If you and your child have read the introductory article in this series, Web Writing for Kids: Style and Grammar, then you know that creating simple web pages with HTML provides kids with many different style elements to use to enhance their writing. You also know that there are correct and incorrect ways to use them. This article focuses on when and when not to use italics in writing.
What Are Italics?
Italics, or italicization, is a font style characterized by letters that slant to the right.
Italics are used in a number of ways in writing, most notably for emphasis. Of course, italics don't exist in handwritten work, so the emphasis on those kinds of assignments is conveyed by underlining. In writing for the web, that can confuse a reader, since hyperlinks are noted by underlining.
Learn more: What is a hyperlink?
What Are Italics For?
Italics may be used to denote foreign words in English language text. They may also be used for Latin names and phrases in science, and to cite various sources in bibliographies. But the most common use of italics in writing is to emphasize a word or idea that needs more attention or has significance in its context. That doesn't mean if your child would say a word with more emphasis when he’s speaking it should automatically be in italics, though. If he overuses italics, then it tends to have less of an effect. (See how that works?)
When to Use Italics
There certain times in web writing when italics are not only warranted but also necessary.
For the most part, the various style guides are in agreement about when to use italics, but if your child’s writing is an assigned project, it’s a good idea to check with the teacher to see which style guide he should use.
Italics should be used for the titles of independent works, like pieces of art and long music compositions.
Newspaper names should also be in italics, but the word "the" in front of the name (the New York Times) should not be.
Additionally, the place in which the newspaper is published should only be in italics if it is part of the name (the New York Post and the London Times). Other types of titles to italicize include:
- Books, journals, magazines and plays (The Cat in the Hat. Journal of Learning Disabilities, Rent)
- Movies, television shows and radio shows (Aladdin, How I Met Your Mother, NPR’s Talk of the Nation)
- CD/album names, video games and DVDs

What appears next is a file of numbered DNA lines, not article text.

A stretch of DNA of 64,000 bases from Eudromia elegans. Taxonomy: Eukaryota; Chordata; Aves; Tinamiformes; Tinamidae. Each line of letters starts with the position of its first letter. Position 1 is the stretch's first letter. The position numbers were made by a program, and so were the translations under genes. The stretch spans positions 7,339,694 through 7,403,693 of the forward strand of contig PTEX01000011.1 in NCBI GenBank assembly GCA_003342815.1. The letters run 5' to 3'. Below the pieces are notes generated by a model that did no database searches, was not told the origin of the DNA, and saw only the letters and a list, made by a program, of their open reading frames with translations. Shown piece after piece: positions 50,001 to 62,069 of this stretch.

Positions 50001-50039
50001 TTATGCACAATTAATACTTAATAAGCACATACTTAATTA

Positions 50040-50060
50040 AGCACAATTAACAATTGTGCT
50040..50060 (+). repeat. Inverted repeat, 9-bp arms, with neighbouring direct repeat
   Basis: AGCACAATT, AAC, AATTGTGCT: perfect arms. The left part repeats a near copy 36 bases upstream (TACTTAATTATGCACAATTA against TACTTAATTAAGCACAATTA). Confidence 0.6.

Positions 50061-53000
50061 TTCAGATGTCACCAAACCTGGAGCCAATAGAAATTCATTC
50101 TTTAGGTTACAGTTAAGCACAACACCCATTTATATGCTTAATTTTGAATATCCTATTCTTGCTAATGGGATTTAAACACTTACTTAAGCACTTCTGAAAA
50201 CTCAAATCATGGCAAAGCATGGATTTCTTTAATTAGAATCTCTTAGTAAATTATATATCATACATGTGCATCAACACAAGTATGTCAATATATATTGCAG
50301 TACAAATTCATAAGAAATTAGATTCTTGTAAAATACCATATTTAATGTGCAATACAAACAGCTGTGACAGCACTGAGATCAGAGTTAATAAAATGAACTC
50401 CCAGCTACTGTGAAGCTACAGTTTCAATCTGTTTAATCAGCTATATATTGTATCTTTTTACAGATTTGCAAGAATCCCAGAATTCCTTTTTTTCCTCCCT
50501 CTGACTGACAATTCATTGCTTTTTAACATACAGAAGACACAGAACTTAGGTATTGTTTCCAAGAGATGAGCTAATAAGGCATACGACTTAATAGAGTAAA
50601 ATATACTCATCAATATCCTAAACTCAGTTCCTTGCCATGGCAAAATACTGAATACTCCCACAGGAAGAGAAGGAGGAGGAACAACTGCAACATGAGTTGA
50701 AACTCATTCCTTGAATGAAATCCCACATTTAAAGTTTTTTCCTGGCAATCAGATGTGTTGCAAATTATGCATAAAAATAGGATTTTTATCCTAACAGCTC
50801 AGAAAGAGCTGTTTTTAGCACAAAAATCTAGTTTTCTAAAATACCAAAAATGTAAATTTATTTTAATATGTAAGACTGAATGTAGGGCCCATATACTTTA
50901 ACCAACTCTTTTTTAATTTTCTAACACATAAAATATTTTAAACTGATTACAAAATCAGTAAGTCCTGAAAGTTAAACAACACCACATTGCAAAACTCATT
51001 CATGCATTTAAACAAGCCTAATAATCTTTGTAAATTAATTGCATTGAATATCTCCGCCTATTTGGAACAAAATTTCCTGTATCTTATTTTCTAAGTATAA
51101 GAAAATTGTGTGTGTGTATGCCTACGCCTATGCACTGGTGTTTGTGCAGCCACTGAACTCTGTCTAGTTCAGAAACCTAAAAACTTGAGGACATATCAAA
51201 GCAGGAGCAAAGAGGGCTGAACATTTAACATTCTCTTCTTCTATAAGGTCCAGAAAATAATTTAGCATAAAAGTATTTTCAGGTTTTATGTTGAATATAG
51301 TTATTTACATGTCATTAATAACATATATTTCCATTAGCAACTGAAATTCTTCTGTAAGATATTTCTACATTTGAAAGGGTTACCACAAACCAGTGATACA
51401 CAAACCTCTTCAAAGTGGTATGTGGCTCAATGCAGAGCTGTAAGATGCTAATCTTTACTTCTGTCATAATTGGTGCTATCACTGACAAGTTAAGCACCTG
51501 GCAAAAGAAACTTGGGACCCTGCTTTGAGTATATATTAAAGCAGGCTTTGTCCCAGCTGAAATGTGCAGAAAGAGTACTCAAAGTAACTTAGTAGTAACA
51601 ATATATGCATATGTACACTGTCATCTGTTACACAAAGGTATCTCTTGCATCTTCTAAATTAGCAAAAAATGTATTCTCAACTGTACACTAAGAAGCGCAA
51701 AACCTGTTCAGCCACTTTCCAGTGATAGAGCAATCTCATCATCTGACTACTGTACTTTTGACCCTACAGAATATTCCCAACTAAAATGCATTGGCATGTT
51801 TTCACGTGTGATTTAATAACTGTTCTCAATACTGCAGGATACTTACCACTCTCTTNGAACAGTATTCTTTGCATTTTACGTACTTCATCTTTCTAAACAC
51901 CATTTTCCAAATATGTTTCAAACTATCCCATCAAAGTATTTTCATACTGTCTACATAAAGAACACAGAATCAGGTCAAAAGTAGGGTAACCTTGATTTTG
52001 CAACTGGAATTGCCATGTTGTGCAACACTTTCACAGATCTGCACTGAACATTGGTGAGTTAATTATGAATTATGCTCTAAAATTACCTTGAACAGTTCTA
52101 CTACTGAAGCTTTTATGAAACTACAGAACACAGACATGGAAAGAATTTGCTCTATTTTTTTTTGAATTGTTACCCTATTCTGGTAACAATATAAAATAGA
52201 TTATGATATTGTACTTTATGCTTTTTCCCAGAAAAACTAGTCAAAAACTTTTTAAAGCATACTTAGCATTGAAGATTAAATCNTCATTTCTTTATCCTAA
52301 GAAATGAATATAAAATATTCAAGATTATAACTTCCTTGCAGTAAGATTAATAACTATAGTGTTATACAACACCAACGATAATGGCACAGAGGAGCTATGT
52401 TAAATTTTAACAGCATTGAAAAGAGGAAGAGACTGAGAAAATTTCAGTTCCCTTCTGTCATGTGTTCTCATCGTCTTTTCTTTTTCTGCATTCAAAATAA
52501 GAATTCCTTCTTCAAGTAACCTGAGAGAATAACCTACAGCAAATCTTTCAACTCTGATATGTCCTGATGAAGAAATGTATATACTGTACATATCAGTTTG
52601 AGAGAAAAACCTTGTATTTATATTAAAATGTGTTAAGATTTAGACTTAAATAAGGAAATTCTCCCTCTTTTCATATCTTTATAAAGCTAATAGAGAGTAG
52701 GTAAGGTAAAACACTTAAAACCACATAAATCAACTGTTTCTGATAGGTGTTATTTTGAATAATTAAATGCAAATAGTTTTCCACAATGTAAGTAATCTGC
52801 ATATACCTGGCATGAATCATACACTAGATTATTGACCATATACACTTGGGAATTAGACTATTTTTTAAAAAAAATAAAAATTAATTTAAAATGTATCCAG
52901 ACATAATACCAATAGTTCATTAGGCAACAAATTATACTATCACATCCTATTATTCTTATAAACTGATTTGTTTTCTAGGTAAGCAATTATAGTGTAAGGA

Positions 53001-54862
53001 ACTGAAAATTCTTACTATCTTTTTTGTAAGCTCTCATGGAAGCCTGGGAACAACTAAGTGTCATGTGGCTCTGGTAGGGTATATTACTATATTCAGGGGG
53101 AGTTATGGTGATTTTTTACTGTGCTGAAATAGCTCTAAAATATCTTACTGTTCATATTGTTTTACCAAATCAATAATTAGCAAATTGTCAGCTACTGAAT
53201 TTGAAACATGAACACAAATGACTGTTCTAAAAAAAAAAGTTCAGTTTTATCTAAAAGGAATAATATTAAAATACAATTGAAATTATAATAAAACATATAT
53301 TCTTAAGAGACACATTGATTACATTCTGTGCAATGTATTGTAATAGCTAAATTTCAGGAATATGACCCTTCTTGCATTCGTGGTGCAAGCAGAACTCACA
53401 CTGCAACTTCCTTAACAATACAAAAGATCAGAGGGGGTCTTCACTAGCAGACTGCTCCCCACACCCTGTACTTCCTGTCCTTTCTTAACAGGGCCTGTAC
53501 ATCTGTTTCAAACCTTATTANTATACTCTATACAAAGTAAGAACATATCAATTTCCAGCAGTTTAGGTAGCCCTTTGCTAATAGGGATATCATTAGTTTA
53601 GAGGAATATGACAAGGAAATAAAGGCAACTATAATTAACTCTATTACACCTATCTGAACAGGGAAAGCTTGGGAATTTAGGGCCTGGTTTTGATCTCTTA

- Famous speeches and long poems (the Gettysburg Address, Walt Whitman’s Song of Myself)
- Web page or online database names (Kids’ Learning Activities site, The Spruce)
Other Uses of Italics
Other than titles and emphasis, there are some less-common known instances when italics should be used in web writing. Included are:
- Scientific names/terms (The scientific term for a house cat is Felis catus.)
- Foreign words, phrases or terms if unfamiliar to the reader (The chorus performed the song a capella, or without musical accompaniment.)
- Specific names of vehicles ( I remember where I was when the Challenger exploded.)
- Words referring to themselves (The word irregardless is often misused.)
When Not to Use Italics
If your child overuses italics in emphasis, it may be annoying, but not technically incorrect. It would be incorrect to use italics for:
- Titles of short stories, articles or chapters
- Names of songs or poems
- Foreign words that have been assimilated into the language (such as "et cetera" or "gesundheit.")
- Names of sacred or religious books like the Bible, the Torah or the Koran
Web Content Writing Article for Kids: Style and Grammar
Web Writing: Style and Grammar | When to Use Bold in Writing
HTML Articles for Kids: Building Web Pages
HTML for Kids: The Basics| HTML for Kids: Tools and Rules | HTML for Kids: All About Tags| HTML for Kids: Adding Lists | HTML for Kids: Adding Tables
Note: This article is part of series to help teach kids how to build web pages from two perspectives--the correct use of style and grammar in the written content and how to format that content in HTML to create a web page.